Has Royal Dutch Shell Risen To The Head Of The Class?

Nov. 08, 2018 5:06 AM ETShell plc (SHEL)BP, CVX, TTE, XOM111 Comments
Ray Merola profile picture
Ray Merola
13.54K Followers

Summary

  • Royal Dutch Shell reported 3Q 2018 earnings; management emphasized enormous cash flow, operational success, and rapidly improving metrics.
  • How do these results stack up versus Super Major peers?
  • Are RDS shares cheap or dear?

On November 1, Royal Dutch Shell (RDS.A) (RDS.B) reported earnings. Results continued to build upon the last several quarters. Strong earnings, cash flow, free cash flow, RoACE (Return on Average Capital Employed), gearing (a derivative of net debt-to-equity), and operational excellence were exhibited.

In this article, we will do a quick rundown on 3Q 2018 and YTD high points; most investors can validate this by reviewing the earnings release materials for that. As an important adjunct, we will compare Shell's results with Super Major peers Exxon Mobil (XOM), Chevron (CVX), BP PLC (BP), and Total SA (TOT).

RDS Results Continue to Track Management's Promises

Financials

Several quarters earlier, Shell management laid out its objectives, and now is delivering on these objectives. In a nutshell, here's the scorecard:Shell Financial Frameworksource: RDS 3Q 2018 earnings slideshow presentation

Cash Generation: The company owns a clear directive to emphasize cash flow / free cash flow. Four-quarters' rolling operating cash flow reached $38.3 billion, while corresponding free cash flow topped $29.3 billion.

Certain non-core assets are being sold off. By the end of 2018, Shell will complete its promised 3-year, $30 billion divestiture program. Currently, more than $30 billion asset sales have been completed or announced. $27 billion is in the hopper.

Readers notes:

I take minor exception with the way Shell management calculates free cash flow. For example, in 3Q 2018, the company reported $8.0 billion FCF. This was determined by subtracting net cash from all investing activities from operating cash flow. I prefer to subtract capital expenditures and add back interest only. Asset sale proceeds is a non-core cash flow item; such proceeds were earmarked for debt reduction.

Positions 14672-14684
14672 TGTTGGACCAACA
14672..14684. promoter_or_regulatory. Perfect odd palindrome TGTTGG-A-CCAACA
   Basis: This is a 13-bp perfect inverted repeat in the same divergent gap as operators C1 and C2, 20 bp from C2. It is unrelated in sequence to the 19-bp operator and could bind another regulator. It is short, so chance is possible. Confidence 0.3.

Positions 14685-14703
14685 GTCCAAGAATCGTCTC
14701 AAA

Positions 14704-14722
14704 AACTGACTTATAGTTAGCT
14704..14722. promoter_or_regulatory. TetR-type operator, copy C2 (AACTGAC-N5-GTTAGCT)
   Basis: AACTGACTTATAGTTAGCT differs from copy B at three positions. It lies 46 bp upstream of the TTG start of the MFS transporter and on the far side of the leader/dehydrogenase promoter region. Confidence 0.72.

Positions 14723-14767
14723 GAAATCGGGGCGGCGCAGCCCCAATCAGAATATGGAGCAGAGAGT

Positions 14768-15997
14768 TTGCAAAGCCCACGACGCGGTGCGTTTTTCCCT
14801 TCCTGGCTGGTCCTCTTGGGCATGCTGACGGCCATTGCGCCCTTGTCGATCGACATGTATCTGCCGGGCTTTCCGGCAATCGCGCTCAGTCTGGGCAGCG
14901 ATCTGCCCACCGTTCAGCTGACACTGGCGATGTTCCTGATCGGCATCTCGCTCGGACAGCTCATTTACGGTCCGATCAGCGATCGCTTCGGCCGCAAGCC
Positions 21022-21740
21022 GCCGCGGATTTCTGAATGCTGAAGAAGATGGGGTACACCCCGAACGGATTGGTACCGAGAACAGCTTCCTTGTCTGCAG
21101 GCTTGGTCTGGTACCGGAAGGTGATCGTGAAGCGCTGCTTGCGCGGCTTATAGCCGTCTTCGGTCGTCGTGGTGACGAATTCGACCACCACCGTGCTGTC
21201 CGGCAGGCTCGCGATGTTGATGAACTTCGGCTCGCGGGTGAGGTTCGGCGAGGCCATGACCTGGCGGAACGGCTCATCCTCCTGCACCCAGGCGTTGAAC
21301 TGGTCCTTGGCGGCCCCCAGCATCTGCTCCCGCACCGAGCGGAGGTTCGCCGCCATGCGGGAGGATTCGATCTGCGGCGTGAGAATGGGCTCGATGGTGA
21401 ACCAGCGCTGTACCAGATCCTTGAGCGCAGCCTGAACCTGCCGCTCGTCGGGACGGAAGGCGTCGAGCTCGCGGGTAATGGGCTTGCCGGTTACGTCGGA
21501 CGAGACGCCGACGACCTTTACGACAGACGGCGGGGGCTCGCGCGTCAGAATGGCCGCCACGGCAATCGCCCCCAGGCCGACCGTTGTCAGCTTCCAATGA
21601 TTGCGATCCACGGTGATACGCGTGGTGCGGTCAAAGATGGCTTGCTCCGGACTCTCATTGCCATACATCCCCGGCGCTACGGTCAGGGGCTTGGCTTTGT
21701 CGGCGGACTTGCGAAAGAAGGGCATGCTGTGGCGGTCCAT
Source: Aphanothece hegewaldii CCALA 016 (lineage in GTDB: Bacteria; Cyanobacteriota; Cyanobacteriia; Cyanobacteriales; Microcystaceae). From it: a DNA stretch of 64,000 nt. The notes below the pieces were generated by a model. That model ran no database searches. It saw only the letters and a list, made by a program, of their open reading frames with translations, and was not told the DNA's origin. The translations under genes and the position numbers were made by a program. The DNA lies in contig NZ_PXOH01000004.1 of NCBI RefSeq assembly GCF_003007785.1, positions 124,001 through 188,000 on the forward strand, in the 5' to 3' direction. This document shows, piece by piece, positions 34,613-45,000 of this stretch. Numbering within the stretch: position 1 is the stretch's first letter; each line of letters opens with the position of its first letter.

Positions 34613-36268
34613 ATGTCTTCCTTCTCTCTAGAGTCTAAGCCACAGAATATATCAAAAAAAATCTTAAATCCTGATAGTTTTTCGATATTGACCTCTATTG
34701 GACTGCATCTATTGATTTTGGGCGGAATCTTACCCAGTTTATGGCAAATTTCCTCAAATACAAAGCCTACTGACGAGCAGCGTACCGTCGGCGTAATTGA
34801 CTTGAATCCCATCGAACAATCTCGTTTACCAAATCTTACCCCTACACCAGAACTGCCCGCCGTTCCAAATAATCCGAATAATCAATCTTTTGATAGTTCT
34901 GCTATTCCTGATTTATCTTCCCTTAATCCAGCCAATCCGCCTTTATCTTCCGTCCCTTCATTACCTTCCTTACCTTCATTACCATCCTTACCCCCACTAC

Using this methodology, 3Q 2018 FCF was $6.8 billion, and $22.7 billion for four-quarters' rolling.

Either way, quarterly or 4-quarters' rolling dividend payments were covered easily.

Accounting

This article was written by

Ray Merola profile picture
13.54K Followers
Individual investor focused upon a limited number of diversified stocks. Seeks stocks selling below fair value estimates; favors dividend growth and/or income. Advocates fundamental investment analysis, supplemented by the technical charts. Options strategies primarily employed to generate additional income or hedge risk. If interested, you may find out more about my investment philosophy in the I.S.S. (Investment Strategy Statement) found in my listing of published articles or via this link: Investment Strategy Statement - Ray Merola | Seeking Alpha

Disclosure: I am/we are long RDS.A. I wrote this article myself, and it expresses my own opinions. I am not receiving compensation for it (other than from Seeking Alpha). I have no business relationship with any company whose stock is mentioned in this article.

Recommended For You

Comments (111)

To ensure this doesn’t happen in the future, please enable Javascript and cookies in your browser.
Is this happening to you frequently? Please report it on our feedback forum.
If you have an ad-blocker enabled you may be blocked from proceeding. Please disable your ad-blocker and refresh.